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If you have symptoms of the flu, go to the doctor as soon as possible. He or she may test you for the influenza virus, although usually it's not necessary because flu symptoms are enough to make a diagnosis. If flu is diagnosed early enough, your doctor may give you an antiviral medication to speed up your recovery.
If you are generally healthy, are not pregnant and don't have a high risk for flu complications, you don't need to call your doctor for flu symptoms. Watch as internal medicine specialist Keri Peterson, MD, explains the best ways to treat the flu.
Flu symptoms suggesting medical consultation is necessary are:
- Rapid breathing
- Breathing with grunting or wheezing sounds
- Labored breathing (in a child, rib muscles retract)
- Abdominal pain (more common in children)
- Changes in behavior or mental status, such as disorientation or not being alert
- Persistent diarrhea or vomiting (more common with children), especially if unable to hold down sufficient fluids
- Persistent fever above 103 degrees for three days
A call to a healthcare professional will be needed if the following signs or symptoms of flu develop:
- fever of 104 degrees Fahrenheit or higher that does not go down within 2 hours of home treatment
- fever over 101 degrees Fahrenheit accompanied by shaking chills and a productive cough (a wet, loose cough)
- persistent fever (102 degrees Fahrenheit over 2 full days, 101 degrees Fahrenheit over 3 days, 100 degrees Fahrenheit over 4 days)
- labored, shallow, and rapid breathing
- mucus from the lungs that is yellow, green, rust-colored, or bloody
- facial pain
- continued or increasing nasal discharge regardless of color for over 7 days
- productive cough for more than 7-10 days
- fussy child with no appetite
- infant or toddler who tugs at his or her ears or cries whenever lying down
- infant or toddler who refuses to eat or drink
The flu is usually treatable at home, but a couple of severe symptoms warrant a trip to the doctor. Preventive and functional medicine specialist Dr. Susan Blum talks about these red flags in this video.
For most adults, the flu is a self-limiting disease and typically requires only supportive care such as taking in plenty of fluids and using over-the-counter medications for symptom relief such as fevers, cough or congestion. If you are in close contact with the elderly (more than 65 years old) or children less than 2 years old, you may need to be tested for your flu strain so that they can be given medicine to prevent them from getting the flu. The very old and the very young are at increased risk for complications when getting the flu.
If you are in one of the high-risk groups, and are experiencing the symptoms of influenza, you should talk to your doctor. These groups include young children, adults 65 and older, pregnant women, and those with diabetes, heart disease, HIV, asthma, and other chronic conditions. Your doctor may want you to take antiviral medications.
Anyone who begins to experience symptoms of pneumonia, a serious complication that can arise from influenza, should see the doctor. These symptoms may include a severe cough, high fever, breathing problems, blood or pus in the sputum, and pain when you take a breath. Other complications of the flu may include sinus or ear infections and bronchitis; you may wish to see a doctor if these develop.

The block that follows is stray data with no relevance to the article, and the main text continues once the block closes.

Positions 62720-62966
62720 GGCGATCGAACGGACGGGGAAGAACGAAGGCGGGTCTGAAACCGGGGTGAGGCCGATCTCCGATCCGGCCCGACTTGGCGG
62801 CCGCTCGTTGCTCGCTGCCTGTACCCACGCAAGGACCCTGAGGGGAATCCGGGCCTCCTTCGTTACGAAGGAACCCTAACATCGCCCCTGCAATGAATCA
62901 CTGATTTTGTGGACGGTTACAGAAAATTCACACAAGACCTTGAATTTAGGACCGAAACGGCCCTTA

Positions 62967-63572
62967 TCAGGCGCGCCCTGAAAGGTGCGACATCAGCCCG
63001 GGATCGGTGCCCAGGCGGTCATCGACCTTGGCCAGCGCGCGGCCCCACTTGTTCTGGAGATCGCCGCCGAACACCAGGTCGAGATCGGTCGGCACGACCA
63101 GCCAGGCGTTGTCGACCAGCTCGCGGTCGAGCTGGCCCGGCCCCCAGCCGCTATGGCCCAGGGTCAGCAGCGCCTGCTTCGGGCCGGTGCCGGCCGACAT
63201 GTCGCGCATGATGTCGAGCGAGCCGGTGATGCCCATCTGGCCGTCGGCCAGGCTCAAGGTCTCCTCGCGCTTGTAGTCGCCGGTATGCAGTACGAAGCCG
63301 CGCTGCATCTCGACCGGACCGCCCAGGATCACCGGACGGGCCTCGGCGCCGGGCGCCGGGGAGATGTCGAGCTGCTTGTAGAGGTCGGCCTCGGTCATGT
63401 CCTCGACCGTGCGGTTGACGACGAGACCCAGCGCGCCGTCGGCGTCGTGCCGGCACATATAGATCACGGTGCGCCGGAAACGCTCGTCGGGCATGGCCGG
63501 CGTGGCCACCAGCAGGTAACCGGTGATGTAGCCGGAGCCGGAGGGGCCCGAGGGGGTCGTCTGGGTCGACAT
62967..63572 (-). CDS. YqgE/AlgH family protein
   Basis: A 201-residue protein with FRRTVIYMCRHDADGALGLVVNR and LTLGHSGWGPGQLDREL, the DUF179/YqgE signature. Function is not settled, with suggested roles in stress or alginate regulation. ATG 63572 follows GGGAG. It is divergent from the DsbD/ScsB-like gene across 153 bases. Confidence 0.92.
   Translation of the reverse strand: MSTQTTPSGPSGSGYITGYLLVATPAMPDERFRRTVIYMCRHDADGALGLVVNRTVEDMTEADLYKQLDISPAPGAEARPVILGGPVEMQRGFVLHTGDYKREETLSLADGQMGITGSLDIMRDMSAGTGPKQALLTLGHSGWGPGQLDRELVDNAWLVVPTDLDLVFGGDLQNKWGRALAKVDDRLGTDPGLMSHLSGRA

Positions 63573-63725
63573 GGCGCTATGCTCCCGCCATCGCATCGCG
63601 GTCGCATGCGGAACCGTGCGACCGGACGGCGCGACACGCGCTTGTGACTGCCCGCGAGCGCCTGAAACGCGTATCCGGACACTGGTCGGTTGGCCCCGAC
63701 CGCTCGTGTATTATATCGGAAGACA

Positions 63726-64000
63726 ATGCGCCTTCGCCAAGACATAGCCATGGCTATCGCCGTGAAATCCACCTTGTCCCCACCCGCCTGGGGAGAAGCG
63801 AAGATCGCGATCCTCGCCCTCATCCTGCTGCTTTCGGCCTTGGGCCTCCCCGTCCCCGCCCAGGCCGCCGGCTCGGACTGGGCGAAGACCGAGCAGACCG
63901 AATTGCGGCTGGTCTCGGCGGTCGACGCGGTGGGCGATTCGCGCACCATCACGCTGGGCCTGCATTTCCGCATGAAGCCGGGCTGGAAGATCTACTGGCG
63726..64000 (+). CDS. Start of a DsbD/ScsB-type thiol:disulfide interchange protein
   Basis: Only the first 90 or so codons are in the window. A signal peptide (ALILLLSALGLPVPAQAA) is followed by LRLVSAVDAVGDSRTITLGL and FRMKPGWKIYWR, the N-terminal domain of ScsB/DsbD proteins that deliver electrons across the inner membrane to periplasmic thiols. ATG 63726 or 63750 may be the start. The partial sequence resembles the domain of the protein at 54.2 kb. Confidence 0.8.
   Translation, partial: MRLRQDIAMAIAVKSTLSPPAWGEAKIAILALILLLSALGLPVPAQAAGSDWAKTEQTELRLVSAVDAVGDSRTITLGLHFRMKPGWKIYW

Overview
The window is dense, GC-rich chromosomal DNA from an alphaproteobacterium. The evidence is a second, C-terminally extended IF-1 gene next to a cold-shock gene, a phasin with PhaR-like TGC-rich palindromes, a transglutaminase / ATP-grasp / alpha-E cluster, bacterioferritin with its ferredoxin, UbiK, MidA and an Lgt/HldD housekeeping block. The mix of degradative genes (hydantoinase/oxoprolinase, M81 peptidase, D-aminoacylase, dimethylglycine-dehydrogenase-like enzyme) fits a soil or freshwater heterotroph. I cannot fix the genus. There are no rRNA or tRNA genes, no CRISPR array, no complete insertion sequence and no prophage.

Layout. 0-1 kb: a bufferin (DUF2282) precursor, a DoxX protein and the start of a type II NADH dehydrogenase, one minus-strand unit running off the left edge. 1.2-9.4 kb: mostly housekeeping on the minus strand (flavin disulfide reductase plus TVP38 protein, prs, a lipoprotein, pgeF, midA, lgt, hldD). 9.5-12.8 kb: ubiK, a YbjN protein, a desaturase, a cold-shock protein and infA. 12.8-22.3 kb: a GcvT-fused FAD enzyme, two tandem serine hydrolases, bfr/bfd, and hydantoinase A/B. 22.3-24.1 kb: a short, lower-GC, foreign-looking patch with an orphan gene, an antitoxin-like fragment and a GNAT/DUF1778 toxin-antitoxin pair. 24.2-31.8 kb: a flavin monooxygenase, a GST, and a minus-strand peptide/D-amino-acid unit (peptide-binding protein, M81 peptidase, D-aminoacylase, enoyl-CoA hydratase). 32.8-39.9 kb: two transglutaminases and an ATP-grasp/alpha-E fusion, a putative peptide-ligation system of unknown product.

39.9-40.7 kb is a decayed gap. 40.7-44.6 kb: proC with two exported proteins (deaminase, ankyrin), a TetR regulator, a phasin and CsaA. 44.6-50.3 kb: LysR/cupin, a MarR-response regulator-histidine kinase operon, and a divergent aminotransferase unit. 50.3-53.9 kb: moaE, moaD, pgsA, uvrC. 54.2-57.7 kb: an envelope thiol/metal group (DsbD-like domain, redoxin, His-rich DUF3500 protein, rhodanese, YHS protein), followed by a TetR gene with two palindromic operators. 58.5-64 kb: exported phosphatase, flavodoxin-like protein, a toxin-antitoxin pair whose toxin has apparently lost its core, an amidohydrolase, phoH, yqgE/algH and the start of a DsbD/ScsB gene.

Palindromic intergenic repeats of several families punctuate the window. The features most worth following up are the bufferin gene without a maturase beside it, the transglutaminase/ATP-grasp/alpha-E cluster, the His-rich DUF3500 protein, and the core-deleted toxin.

The biggest thing during cold and flu season is prevention: washing your hands and getting your flu and pneumonia shots. If you do feel sick, watch for those symptoms that signal something more than the common cold: fever, chills, muscle aches, joint aches, vomiting, nausea and diarrhea.
Most people will get sick one to three times during the cold and flu season. Check in with your doctor if you're concerned.
Most cold and flu symptoms will get better on their own with time and rest. But for some symptoms, it's wise to see a doctor. A doctor can make sure nothing is seriously wrong, prescribe medicine if needed, and give suggestions to help you feel better. Here are some tips for when to call.
- For babies younger than 90 days (3 months): 100.4 degrees F or more
- For babies 90 to 180 days old (3-6 months): 101.0 degrees F or more
- For children 6 months and older: a high fever (103.0 degrees F or higher), and the child seems sick
- Any fever that lasts 2 days or more and is not improving
- Coughing in a baby that makes it difficult to eat or sleep, especially if the baby is younger than 6 months
- Coughing that sounds like a seal barking and interferes with breathing
- Coughing that starts suddenly and goes for an hour without stopping
- Cough with wheezing (whistling sound when you breathe in or out)
- Coughing with any difficulty breathing or with chest pain
- Coughing that lasts longer than three weeks
Runny, stuffy nose:
- Stuffy nose that isn't improving by 10 days or gone by 3 weeks
- Stuffy nose with other symptoms that seem severe (like a high fever, ear pain, or cheek pain)
- Ear pain with fever or that interferes with sleep and activities
- Ear pain without fever that is not improving after 2 days (you may give ibuprofen for the ear pain)
- Sore throat without other typical cold symptoms
- Sore throat with fever, headache, stomachache, rash, or vomiting
- Sore throat that is so severe that it's hard to swallow
- Severe sore throat that seems worse than you'd expect with a cold
- Unusually fast or shallow breathing
- Distress with breathing
- Skin between the ribs or below the throat pulling in with each breath
- Bluish color in the lips or fingernails
This content reflects information from various individuals and organizations and may offer alternative or opposing points of view. It should not be used for medical advice, diagnosis or treatment. As always, you should consult with your healthcare provider about your specific health needs.